Industrial automation is on the rise in India, marking a significant increase in the adoption of human-machine collaborative tools. Universal Robots (UR), which offers its popular collaborative robots, or cobots in the manufacturing and factory automation space, has been the biggest benefactor of this in India. However, according to Pradeep David, general manager (South Asia) of Universal Robots, it is not the large companies that have been the biggest growth contributors in recent times. In contrast, it is actually the small and medium enterprises (SMEs) that are fuelling this growth.
Speaking to News18 recently, David stated, “In the past three years, we’ve grown in usage and implementation exponentially. When we first came in, our primary businesses were with the larger companies — for them, they don’t really have a choice but use automation in the manufacturing process. But today, I can go as far as saying that industrial automation is growing exponentially in India because SMEs are adopting new tech.”
David further claimed that the SME-boosted growth of industrial automation has made UR’s cobots the fastest growing entity in all of industrial automation today. He said, “The cobots business has been expanding by nearly 65-70 percent compound annual growth rate (CAGR), and is expected to continue at that pace for the next five years. There is no segment in India around automation that is growing so dynamically.”
David notes that the International Organisation for Standardisation’s acknowledgement and certification of collaborative industrial robot systems and the work environment has contributed significantly to the rise of this segment across the world, and across various engineering businesses spread all over India. The ISO/TS 15066 paper, published in 2016, lays down the safety requirements of these tools. This allowed UR to sell its products in India, since the requirement of any industrial equipment in Indian regulations is to comply with ISO certification norms.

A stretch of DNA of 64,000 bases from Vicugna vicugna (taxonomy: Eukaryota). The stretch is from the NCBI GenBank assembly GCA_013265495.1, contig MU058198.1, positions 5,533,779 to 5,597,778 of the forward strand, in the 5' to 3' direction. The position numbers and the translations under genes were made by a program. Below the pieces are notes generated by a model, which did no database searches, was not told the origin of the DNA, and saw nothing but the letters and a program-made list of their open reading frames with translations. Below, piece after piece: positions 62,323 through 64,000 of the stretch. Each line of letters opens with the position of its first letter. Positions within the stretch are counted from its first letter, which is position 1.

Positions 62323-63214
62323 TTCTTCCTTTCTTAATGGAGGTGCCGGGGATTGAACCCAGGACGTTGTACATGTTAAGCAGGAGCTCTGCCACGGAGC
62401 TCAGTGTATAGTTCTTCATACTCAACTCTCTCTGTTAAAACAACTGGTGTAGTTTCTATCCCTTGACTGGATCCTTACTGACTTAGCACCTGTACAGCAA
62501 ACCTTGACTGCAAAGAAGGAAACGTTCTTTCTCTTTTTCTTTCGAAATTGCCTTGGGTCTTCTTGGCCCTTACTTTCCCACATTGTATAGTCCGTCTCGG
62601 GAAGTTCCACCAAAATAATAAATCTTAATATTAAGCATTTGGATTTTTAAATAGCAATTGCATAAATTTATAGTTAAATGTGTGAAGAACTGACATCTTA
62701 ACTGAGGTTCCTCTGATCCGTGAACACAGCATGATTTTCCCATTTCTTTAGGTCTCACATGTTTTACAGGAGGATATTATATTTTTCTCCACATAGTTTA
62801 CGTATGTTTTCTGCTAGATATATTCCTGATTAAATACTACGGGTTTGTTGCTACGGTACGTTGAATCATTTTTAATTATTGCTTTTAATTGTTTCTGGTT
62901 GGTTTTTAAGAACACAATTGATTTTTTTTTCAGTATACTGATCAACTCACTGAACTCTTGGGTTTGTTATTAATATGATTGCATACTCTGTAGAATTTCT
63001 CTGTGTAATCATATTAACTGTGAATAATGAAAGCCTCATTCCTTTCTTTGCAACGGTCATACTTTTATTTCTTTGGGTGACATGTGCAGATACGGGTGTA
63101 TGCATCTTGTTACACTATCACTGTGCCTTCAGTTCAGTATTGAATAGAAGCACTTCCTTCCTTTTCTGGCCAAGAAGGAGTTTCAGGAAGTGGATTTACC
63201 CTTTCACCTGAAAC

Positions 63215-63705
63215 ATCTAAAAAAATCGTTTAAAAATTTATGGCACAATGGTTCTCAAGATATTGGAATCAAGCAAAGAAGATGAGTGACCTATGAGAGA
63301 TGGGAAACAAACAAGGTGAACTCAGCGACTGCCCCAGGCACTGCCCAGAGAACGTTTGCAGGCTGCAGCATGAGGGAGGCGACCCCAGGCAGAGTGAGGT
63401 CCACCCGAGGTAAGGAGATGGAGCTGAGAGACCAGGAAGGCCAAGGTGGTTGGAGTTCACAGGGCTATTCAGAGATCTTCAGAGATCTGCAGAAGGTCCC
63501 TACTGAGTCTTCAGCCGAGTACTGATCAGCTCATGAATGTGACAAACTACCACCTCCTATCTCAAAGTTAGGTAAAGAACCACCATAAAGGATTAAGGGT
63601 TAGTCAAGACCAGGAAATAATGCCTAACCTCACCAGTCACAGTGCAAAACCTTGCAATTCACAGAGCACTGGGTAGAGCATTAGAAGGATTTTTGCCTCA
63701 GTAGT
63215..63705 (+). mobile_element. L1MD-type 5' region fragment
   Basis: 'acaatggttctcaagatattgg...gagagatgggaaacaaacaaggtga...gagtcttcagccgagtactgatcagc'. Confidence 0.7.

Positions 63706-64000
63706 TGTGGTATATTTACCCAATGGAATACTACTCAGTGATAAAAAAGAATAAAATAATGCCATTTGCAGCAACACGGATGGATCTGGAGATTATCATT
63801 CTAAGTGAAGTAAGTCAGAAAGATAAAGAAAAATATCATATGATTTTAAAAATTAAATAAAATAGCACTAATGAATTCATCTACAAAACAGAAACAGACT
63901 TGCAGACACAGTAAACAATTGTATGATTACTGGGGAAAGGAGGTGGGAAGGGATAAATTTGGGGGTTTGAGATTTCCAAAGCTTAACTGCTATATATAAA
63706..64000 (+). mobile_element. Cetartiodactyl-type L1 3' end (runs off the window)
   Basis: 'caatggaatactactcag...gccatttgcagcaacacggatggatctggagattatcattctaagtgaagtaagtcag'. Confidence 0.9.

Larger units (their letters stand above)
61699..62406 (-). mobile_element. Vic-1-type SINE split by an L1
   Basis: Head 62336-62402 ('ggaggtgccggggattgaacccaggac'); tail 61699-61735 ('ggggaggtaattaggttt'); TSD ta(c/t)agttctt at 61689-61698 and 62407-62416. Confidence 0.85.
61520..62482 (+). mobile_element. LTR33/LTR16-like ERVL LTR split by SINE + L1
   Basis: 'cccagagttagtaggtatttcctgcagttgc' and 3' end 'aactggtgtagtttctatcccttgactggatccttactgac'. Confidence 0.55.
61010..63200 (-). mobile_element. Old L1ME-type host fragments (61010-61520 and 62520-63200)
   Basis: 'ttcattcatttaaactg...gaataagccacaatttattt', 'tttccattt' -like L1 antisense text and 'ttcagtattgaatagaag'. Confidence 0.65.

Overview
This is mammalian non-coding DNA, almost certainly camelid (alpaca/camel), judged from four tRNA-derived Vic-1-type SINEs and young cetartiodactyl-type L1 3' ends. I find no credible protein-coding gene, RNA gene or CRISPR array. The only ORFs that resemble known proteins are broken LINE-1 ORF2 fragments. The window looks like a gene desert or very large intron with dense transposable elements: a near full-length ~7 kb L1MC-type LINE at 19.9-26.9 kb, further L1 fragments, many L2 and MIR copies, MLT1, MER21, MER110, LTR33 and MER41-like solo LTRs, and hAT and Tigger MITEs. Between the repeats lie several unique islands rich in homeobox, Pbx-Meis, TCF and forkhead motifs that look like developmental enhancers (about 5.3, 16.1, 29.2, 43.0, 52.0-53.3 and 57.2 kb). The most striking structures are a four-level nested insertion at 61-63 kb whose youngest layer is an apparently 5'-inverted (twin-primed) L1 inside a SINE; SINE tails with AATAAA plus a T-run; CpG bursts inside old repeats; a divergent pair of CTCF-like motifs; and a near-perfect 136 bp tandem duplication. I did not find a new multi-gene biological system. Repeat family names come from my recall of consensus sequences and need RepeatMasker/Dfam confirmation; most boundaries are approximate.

Two of the most important areas that David touched upon are the aspect of whether these SMEs are ready to implement advanced technologies such as AI and ML, and whether the infusion of automation in small enterprises may lead to eradication of manual jobs. Touching upon the former, David stated, “One of our objectives is to reduce compulsory usage of advanced, smart tech in industries. So, we offer systems that offer fixed locations for components in businesses such as machining. In simpler words, if a part can be placed at a fixed place from where the cobot can make use of it, it is easier to do so.” He further added, “One of the biggest problems that SMEs face is that they do not wish to rely on external engineering companies and pay every time they want to make a change. So we teach the SME and operators to program the robots themselves.”